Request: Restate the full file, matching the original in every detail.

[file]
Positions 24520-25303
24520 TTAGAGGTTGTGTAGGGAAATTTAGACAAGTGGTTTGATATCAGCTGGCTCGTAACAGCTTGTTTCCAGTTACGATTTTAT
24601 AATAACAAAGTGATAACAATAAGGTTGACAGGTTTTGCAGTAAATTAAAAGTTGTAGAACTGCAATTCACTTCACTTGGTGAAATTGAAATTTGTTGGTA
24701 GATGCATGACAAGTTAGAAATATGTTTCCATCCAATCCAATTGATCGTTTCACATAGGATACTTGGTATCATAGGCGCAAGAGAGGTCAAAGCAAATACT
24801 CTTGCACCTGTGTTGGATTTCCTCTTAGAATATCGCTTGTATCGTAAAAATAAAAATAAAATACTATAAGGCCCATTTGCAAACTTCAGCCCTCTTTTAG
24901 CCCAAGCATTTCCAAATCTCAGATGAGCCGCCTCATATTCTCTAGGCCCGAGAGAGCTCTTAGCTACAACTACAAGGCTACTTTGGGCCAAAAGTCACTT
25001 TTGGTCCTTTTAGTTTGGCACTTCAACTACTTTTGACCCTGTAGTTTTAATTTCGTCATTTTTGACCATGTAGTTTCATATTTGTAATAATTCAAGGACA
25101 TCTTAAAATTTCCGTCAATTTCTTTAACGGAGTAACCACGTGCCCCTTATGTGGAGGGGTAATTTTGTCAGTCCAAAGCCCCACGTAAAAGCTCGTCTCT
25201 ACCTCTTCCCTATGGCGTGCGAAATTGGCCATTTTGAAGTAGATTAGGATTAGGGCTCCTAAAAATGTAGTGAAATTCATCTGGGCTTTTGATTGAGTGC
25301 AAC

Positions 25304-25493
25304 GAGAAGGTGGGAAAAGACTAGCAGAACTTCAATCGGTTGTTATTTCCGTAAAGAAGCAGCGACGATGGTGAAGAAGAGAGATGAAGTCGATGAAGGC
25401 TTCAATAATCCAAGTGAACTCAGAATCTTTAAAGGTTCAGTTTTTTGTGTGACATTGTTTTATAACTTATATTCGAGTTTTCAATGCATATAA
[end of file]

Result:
Positions 24520-25303
24520 TTAGAGGTTGTGTAGGGAAATTTAGACAAGTGGTTTGATATCAGCTGGCTCGTAACAGCTTGTTTCCAGTTACGATTTTAT
24601 AATAACAAAGTGATAACAATAAGGTTGACAGGTTTTGCAGTAAATTAAAAGTTGTAGAACTGCAATTCACTTCACTTGGTGAAATTGAAATTTGTTGGTA
24701 GATGCATGACAAGTTAGAAATATGTTTCCATCCAATCCAATTGATCGTTTCACATAGGATACTTGGTATCATAGGCGCAAGAGAGGTCAAAGCAAATACT
24801 CTTGCACCTGTGTTGGATTTCCTCTTAGAATATCGCTTGTATCGTAAAAATAAAAATAAAATACTATAAGGCCCATTTGCAAACTTCAGCCCTCTTTTAG
24901 CCCAAGCATTTCCAAATCTCAGATGAGCCGCCTCATATTCTCTAGGCCCGAGAGAGCTCTTAGCTACAACTACAAGGCTACTTTGGGCCAAAAGTCACTT
25001 TTGGTCCTTTTAGTTTGGCACTTCAACTACTTTTGACCCTGTAGTTTTAATTTCGTCATTTTTGACCATGTAGTTTCATATTTGTAATAATTCAAGGACA
25101 TCTTAAAATTTCCGTCAATTTCTTTAACGGAGTAACCACGTGCCCCTTATGTGGAGGGGTAATTTTGTCAGTCCAAAGCCCCACGTAAAAGCTCGTCTCT
25201 ACCTCTTCCCTATGGCGTGCGAAATTGGCCATTTTGAAGTAGATTAGGATTAGGGCTCCTAAAAATGTAGTGAAATTCATCTGGGCTTTTGATTGAGTGC
25301 AAC

Positions 25304-25493
25304 GAGAAGGTGGGAAAAGACTAGCAGAACTTCAATCGGTTGTTATTTCCGTAAAGAAGCAGCGACGATGGTGAAGAAGAGAGATGAAGTCGATGAAGGC
25401 TTCAATAATCCAAGTGAACTCAGAATCTTTAAAGGTTCAGTTTTTTGTGTGACATTGTTTTATAACTTATATTCGAGTTTTCAATGCATATAA